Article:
A conclusion, I think, is obvious. Without political will and decisive actions it is not possible to solve the above problems. National governments should pay close attention to the entire range of issues relating to preschool children care and education. Appropriate legislative rules, goal-oriented programs, strategies must be developed and, of course, implemented, as well as adequate funds invested.

- What is the situation with early childhood care and education in Russia?

- In Russia, preschool children care and education receive serious attention. First, every Russian citizen has the right to accessible and free pre-school education, this right is enshrined in the Constitution. Secondly, we have developed the relevant legal acts at the federal, regional and local levels. I will not enumerate – they are numerous, and they concern different aspects of education. Thirdly, we have a diverse network of pre-school educational institutions – general developing, compensating, combined, health-improving, which correspond to different features of child development. The system of preschool education in Russia is considered today as a factor of strengthening and maintaining the health of children, as well as improving the demographic situation. An increase in fertility is not to be expected without guaranteeing that the child will be placed in kindergarten and there he will receive proper care, particularly, in terms of arrangements for feeding and physical education. Our statistical data show that upon availability of affordable childcare facilities, mothers’ working hours would be almost doubled. Ministry of Education of the Russian Federation has prepared a good regional report on the status and development of preschool education in Russia - the report will be one of the key at the Moscow conference.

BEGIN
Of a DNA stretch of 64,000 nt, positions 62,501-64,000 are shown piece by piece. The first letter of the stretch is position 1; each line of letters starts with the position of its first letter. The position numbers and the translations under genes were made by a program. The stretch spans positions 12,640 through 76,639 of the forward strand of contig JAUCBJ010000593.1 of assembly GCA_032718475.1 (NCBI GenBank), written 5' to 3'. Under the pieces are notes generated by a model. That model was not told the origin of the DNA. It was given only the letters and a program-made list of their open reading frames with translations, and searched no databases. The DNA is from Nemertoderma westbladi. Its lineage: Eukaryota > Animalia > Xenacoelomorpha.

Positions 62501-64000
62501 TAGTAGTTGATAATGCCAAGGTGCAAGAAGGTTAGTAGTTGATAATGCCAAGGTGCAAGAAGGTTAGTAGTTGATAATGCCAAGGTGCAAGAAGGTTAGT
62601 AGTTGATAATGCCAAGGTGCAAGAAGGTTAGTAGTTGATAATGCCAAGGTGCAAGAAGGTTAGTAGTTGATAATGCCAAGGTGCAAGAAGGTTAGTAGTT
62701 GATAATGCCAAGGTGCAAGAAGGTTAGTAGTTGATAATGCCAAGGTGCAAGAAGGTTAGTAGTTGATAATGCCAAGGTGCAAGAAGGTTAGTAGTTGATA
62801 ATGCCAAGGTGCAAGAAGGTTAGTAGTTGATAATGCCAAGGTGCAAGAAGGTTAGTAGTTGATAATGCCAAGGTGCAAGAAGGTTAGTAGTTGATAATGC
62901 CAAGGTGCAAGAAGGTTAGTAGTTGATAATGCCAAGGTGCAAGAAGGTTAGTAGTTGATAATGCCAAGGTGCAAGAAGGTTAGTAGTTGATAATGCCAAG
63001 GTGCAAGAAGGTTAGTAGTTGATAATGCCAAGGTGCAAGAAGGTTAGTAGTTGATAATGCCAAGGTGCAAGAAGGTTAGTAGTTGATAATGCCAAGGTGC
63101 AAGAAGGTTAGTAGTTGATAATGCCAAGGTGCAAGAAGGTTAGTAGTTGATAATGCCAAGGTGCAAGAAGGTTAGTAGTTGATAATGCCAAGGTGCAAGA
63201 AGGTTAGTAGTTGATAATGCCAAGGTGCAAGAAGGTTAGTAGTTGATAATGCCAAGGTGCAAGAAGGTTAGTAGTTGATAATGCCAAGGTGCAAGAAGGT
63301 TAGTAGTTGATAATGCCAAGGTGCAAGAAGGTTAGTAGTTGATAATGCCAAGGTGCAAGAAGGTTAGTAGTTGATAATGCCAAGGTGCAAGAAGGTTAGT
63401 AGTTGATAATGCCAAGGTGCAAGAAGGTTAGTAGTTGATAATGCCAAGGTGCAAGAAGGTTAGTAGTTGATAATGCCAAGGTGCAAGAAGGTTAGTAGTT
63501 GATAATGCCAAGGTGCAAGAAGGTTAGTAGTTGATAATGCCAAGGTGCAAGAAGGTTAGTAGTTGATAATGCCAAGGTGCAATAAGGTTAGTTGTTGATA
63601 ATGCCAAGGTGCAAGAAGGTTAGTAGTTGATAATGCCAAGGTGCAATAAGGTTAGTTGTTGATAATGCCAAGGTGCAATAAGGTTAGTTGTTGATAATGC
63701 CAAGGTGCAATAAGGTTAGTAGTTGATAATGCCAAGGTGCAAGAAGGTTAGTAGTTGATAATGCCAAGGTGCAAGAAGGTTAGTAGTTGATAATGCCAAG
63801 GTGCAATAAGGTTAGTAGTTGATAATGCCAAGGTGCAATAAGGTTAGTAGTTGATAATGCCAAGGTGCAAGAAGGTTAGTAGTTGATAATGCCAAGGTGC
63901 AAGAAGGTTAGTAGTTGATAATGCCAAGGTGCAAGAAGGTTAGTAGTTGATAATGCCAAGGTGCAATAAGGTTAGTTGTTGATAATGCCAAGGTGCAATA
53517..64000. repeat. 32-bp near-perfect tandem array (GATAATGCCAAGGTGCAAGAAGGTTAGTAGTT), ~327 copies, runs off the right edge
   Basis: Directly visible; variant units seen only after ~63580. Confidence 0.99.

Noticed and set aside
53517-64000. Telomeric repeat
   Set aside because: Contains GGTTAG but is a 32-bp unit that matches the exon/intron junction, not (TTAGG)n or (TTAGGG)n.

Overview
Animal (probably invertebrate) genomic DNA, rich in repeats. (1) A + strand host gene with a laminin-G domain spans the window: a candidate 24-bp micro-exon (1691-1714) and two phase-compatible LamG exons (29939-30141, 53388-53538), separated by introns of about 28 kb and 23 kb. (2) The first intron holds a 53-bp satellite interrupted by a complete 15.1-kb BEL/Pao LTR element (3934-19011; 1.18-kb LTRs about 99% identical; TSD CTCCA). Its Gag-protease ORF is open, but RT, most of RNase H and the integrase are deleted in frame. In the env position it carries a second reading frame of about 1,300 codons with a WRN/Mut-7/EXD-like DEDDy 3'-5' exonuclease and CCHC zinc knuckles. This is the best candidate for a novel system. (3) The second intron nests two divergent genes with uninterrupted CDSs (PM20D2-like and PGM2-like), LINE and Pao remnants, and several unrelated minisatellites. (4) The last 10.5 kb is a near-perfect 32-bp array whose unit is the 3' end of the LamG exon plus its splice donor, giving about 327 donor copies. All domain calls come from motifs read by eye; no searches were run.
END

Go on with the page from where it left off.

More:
- What results does Russia expect from the Conference?

- At the Moscow conference, representatives of UNESCO Member States (about a thousand participants from 193 countries were invited) will analyse the main political approaches of different countries to early childhood care and education, will assess the financial resources allocated to preschool education, as well as consider various associated problems.

Summarizing the results of the Conference it is planned to develop a realistic plan of action (or some kind of ‘road-map’), which will facilitate the realization of the first goal of the EFA Programme and the Development Goals relating to children’s health, nutrition and education. This plan, as I already said, is of particular importance for the poorest countries. Of course, UNESCO, within its competence will assist these countries in terms of global coordination and technical assistance.

Results of the Conference will be discussed at the forthcoming session of the UNESCO Executive Board in October. As demonstrated by the discussion at the previous meeting, the developing countries are concerned that against the backdrop of a global financial crisis the internationally agreed education goals will not be achieved.

In spite of the fact that the Moscow conference is organized by UNESCO, great responsibility rests with Russia. This is the first in the history of UNESCO forum dedicated to early childhood care and education. Russia has initiated the Conference and is its contributor. Of course, we will make every possible effort to meet the future Plan of Action to be developed in Moscow.